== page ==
In 2009, during filming of the BBC show Top Gear, operations from the airport appeared to be disrupted when a caravan, adapted into an airship and flown by James May, drifted overhead the airport, infringing its controlled airspace. In reality, the event occurred after much pre-planning between the airport authorities and the BBC; and scenes showing the airship in the airfield boundary were actually filmed after it had lifted off from the airfield to satisfy the requirements of the film crew.[5]

A Loganair Saab 340 parked on the apron at Norwich. Loganair is one of the airport's largest scheduled operators, offering flights to Edinburgh, Aberdeen and Jersey.

In 2007, the airport introduced its Airport Development Fee (ADF). All passengers over 16 years old departing from the airport pay a fee of £10.[6]

In 2014, the airport was sold by the majority stakeholders of Omniport to the Rigby Group, who integrated the airport as part of Regional & City Airports in April 2017.[7]

Recent developments


Norwich International Airport announced in 2015 that four new routes were being considered for Department for Transport (DfT) funding. The routes being considered included: Dublin Airport (Flybe, double daily return weekdays, single return weekends), Paris Charles de Gaulle Airport (Flybe, daily return), Newcastle Airport (Links Air, double daily weekday return), and Exeter Airport (Flybe, daily return). Links Air proposed a start date of 1 September 2016, but the airline was put into liquidation.[8][9] In November 2015, it was announced that bids for routes to Newcastle and Exeter had been successful, with the inaugural flight to the latter on 24 March 2016, operated by Flybe.[10] Flybe also confirmed plans to operate summer sun and winter ski routes from Norwich Airport as part of a five-year deal with the Regional & City Airports (RCA) group. From May 2016, one of Flybe's Embraer ERJ-195 aircraft began operating multi-weekly flights from Norwich to Alicante and Málaga.

In 2016, an engine test facility opened on site. The KLM UK Engineering Academy opened on 18 April 2017.

On 6 July 2017, Managing Director Richard Pace announced a 30 year vision to treble passenger numbers at the airport. The plans include raising annual passenger numbers to 930,000 by 2030, and 1.4 million by 2045, forging new routes to Paris Charles de Gaulle and Dublin to boost the choice of worldwide destinations and constructing a 100 acre business park for both aviation and non-aviation companies; it was originally frozen by investors in 2015 waiting for the new Northern Distributor Road to be completed. Further plans include extending Runway 27/09 by 500 metres (1,600 feet), and building new taxiways to boost capacity and allow larger aircraft to operate to the airport. Another 10 year ambition was seeking permission to allow flights to fly until up to 01:30 (currently, the curfew is put in place at 23:00, with the airport placing charges for any arrivals after 21:30) for four nights a week. Pace says the new Broadland Northway (NDR) is "unlocking the potential for the site to generate growth for the region and the airport", and "the masterplan sets out the vision for the future development of Norwich Airport and its continued vital role in supporting our region’s economy".[11]

On 10 November 2017, a discussion between the airport, Norwich City Council, Broadland District Council, and Norfolk County Council took place on the possible relocation of the Mile Cross Recycling Centre in Norwich, whose contract was to end in 2021. County Hall put aside £2.75m in funding for the new centre, which was approved in February. The move was floated due to Norfolk County Council wanting to integrate its highway maintenance, fleet vehicle storage, park and ride and a strategic salt store into one location, called the Norwich Depot Hub. This would have been located north of the airport, near the new Northern Distributor Road, which the Council claimed would offer easier access than to the current site in the city;[12] however, this was scrapped when councillors were told it would not make enough savings to justify the outlay. A new site has been identified north of the Broadland Northway (near its junction with the A140), which is jointly owned by the City Council and County Hall, whilst negotiations are underway with the private owner of the land required for an access road.[13]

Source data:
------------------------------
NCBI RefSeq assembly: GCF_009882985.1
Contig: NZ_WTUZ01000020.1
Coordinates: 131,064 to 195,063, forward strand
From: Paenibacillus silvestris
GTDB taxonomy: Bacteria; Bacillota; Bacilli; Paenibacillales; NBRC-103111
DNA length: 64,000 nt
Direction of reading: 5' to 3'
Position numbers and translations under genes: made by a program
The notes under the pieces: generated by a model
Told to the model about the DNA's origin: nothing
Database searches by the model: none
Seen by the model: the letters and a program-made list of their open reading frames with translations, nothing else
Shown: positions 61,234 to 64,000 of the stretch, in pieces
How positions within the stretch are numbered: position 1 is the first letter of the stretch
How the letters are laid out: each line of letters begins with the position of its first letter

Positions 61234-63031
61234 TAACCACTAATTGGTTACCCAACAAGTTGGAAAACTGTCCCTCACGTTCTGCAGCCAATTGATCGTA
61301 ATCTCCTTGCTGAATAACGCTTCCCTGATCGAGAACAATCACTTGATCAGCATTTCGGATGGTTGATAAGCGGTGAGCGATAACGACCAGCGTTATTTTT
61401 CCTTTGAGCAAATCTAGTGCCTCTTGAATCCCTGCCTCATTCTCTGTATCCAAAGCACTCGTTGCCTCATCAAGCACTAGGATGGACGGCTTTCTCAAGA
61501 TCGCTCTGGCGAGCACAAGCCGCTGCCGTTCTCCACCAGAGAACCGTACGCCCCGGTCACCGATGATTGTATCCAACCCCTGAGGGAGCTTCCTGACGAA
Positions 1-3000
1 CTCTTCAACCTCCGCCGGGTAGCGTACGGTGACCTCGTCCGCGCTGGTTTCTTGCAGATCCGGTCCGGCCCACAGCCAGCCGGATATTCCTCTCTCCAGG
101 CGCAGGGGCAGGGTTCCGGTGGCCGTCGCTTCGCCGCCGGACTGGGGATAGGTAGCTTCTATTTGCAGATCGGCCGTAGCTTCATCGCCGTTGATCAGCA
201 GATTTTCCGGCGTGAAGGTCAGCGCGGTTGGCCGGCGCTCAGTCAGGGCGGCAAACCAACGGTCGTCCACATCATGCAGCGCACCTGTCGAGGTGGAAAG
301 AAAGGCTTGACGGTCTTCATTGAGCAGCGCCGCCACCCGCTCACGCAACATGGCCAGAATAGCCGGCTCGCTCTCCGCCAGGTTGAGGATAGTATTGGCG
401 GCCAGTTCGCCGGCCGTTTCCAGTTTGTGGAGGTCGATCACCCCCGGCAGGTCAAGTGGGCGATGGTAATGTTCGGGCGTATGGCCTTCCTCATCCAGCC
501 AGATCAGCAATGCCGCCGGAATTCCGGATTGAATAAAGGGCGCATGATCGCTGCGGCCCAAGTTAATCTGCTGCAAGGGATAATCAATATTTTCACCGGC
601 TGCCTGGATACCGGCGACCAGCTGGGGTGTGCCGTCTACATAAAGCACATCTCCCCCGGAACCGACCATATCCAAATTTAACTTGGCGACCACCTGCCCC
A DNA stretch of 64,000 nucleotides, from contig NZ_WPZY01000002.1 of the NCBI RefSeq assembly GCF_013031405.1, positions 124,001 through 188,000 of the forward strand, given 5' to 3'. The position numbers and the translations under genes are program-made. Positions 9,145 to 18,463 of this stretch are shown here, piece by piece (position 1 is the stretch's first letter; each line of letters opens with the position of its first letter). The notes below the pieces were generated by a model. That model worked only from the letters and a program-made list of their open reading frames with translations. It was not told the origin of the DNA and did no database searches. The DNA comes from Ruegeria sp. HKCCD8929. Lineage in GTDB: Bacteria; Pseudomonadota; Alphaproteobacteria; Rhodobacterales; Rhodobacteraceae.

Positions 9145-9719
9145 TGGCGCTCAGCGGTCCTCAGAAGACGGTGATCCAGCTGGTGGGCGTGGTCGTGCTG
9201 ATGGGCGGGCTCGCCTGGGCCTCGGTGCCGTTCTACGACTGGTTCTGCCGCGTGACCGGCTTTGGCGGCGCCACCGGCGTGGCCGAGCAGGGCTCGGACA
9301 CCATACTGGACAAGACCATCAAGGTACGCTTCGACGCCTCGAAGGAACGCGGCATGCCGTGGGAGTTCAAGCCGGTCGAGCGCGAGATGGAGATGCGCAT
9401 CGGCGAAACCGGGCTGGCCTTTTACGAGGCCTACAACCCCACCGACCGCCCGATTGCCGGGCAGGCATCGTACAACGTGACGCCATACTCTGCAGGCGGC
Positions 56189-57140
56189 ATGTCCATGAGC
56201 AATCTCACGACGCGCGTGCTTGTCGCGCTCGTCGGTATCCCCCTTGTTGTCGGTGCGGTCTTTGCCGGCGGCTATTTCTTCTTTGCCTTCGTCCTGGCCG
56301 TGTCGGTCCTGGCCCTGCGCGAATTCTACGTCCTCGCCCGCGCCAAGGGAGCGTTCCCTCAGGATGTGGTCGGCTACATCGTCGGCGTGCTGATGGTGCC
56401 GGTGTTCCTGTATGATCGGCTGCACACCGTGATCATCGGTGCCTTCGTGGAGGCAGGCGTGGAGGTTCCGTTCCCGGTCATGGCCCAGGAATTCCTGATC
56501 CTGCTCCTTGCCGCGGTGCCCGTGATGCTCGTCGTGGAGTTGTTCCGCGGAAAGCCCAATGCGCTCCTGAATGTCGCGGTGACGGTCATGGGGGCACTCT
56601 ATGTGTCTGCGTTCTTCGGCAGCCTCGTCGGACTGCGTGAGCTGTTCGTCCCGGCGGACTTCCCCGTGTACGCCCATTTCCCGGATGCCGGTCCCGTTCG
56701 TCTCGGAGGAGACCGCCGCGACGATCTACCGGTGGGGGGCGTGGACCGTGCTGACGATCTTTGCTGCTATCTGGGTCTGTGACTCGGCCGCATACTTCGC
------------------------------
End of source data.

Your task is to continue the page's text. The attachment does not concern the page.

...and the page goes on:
A refurbishment of the passenger terminal commenced in April 2018, to be completed in Spring 2019, increasing the number of retail shops and dining options for passengers.[14] The airport also invested in upgrade and refurbishment works to the executive lounge at the airport, completed in May 2018.[15]

Flybe announced in April 2019 that they would be ending jet flights from Norwich Airport as of winter 2019/20 due to them returning their Embraer 195 aircraft back to the lessors.

In July 2019, Norfolk County Council and Norwich City Council sold their remaining 19.9% stake in the airport to Regional and City Airports.[16][17]

In December 2023 Ryanair announced they would start operating from the airport for the very first time. 3 new routes were announced to Alicante, Faro and Malta for the summer 2024 season with flights starting on 1 April 2024. The airport hopes to further develop its partnership with Ryanair in the future.[18]

In May 2024 just 6 weeks after launch of operations at Norwich, Ryanair confirmed that Alicante would continue a 2x weekly for the Winter 24/25 season making it a year round destination at Norwich once again .[19]



Runway and apron


The airport has one operational runway (designated 09/27), 1,841 metres (6,040 feet) in length. A smaller 1,285 metres (4,216 feet) runway (designated 04/22) was closed in 2006, and is now used as a taxiway (south of Runway 09/27) and parking area for decommissioned aircraft (north of Runway 09/27). The airport apron has nine parking stands for commercial aircraft.



Operators based at Norwich are CHC Scotia, Bristow Helicopters,[20][21] NHV Helicopters,[22] SaxonAir Charter & SaxonAir Flight Support, and the East Anglian Air Ambulance.[23]

Airlines and destinations


The following airlines operate regular scheduled services to and from Norwich:[24]

Blue IslandsSeasonal: Jersey
Ryanair Alicante
Seasonal: Faro, Malta[25]
TUI AirwaysTenerife–South
Seasonal: Corfu, Dalaman, Heraklion, Ibiza, Menorca, Palma de Mallorca, Paphos, Rhodes

Accidents and incidents

  • On 12 December 1973, a Dassault Falcon 20 of Fred. Olsen Airtransport suffered a bird strike on takeoff from Runway 27. Both engines failed, and the aircraft made an emergency landing in a field. All three crew members were injured, but the passengers sustained no injuries. The aircraft was written off.[26]